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Rare Exports: A Christmas Tale review

The subverted-santa genre isn’t a stuffed stocking of hits.

Bad Santa was a hoot, sure; 2005’s silly Santa’s Slay not so much.

Enter Finnish director Jalmari Helander’s blackly comic feature debut, which topples sacred reindeers with a smart balance of heart, humour and semi-horror, to emerge as the demi-genre’s first cult classic.

Pitched between Raiders and The Thing, the opening sees a drilling expedition discover an ice block 500m down. Could it contain the real Claus, a child-munching devil?

Once it’s unearthed, bodies mount. sacks, radiators then nippers vanish, the latter replaced in their beds with dolls...

Death has come to this little town – but Exports isn’t mere horror fodder. With only a non-sentimentalised boy (the excellent Onni Tommila) savvy to what’s going on, ’80s-vintage Joe Dante and Spielberg are the reference points.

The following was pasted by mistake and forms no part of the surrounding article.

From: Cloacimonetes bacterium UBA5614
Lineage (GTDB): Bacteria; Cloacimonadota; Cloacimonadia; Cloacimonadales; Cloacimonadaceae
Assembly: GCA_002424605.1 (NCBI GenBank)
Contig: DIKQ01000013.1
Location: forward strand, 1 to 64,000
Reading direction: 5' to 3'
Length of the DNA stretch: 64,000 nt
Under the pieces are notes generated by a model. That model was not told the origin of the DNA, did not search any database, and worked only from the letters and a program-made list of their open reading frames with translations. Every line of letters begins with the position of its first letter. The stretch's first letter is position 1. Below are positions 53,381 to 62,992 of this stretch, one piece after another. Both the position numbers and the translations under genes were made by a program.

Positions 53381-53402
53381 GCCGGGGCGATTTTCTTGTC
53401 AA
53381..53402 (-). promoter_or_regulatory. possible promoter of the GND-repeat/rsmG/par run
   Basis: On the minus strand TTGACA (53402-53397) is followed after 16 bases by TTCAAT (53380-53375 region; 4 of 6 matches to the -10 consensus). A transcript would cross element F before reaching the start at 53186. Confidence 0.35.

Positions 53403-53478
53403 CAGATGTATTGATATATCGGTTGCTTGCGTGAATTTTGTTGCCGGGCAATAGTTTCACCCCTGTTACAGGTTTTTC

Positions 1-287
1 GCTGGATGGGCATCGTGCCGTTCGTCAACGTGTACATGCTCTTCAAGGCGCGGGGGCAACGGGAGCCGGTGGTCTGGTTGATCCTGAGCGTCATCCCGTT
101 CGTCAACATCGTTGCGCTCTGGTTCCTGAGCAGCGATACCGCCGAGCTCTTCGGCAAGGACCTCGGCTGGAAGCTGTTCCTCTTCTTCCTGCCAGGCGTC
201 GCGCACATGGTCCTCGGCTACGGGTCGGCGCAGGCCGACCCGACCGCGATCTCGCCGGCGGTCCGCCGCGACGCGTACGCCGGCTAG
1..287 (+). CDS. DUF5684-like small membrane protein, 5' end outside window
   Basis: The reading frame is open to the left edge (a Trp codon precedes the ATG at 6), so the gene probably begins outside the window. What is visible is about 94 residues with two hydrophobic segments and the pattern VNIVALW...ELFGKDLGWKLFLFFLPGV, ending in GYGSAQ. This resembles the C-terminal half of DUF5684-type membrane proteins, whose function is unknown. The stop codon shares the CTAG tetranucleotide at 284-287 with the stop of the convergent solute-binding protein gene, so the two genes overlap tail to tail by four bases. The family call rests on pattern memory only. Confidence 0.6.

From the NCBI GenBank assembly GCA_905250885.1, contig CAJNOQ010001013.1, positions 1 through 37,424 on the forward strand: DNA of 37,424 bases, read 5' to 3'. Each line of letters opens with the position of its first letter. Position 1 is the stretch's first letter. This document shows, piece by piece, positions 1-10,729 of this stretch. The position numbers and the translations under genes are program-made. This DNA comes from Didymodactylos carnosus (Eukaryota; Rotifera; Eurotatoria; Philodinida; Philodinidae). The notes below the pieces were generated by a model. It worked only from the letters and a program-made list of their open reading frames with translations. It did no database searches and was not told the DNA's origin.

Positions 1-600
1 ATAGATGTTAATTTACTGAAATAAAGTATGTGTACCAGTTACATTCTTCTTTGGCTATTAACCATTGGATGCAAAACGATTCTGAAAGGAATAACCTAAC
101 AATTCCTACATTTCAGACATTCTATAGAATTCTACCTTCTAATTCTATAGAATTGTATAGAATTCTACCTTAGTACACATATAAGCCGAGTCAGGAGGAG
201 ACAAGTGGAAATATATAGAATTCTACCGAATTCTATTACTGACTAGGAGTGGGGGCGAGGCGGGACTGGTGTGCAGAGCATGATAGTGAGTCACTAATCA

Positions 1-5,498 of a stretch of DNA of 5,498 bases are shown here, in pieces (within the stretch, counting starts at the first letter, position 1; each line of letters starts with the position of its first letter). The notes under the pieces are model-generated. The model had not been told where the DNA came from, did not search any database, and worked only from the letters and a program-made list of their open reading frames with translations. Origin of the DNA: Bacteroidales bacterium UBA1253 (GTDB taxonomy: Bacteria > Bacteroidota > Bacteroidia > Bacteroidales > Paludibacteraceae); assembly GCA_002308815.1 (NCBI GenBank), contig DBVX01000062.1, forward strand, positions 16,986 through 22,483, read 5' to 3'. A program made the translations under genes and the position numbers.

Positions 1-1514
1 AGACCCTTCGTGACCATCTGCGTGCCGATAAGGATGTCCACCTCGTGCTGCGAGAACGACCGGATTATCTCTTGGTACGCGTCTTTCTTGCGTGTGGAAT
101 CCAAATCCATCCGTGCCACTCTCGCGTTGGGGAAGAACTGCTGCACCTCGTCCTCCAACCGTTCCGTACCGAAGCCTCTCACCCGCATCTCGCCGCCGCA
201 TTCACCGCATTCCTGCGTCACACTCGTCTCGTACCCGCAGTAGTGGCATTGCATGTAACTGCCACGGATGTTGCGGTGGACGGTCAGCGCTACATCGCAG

The kid’s home life recalls the broken family in E.T.; later, gruff men struggle to be nurturing in a sly ’berg nod. It’s testament to Helander’s talent that comparisons don’t dwarf him, the director nailing the right equation of cheek and twisted fairytale chills.

The climax suffers from budgetary constraints, the stretched plot giving away the film’s beginnings as a short. But who cares when you see kids swinging in a net under a chopper chased by axe-flinging codgers? The coda’s images are more mischievous still, adding tinsel to a rare export indeed.

We wanted it to be good and it is. Both warm and chilly on top, Helander’s well-mounted black comedy puts a devilish spin on movie Santas.

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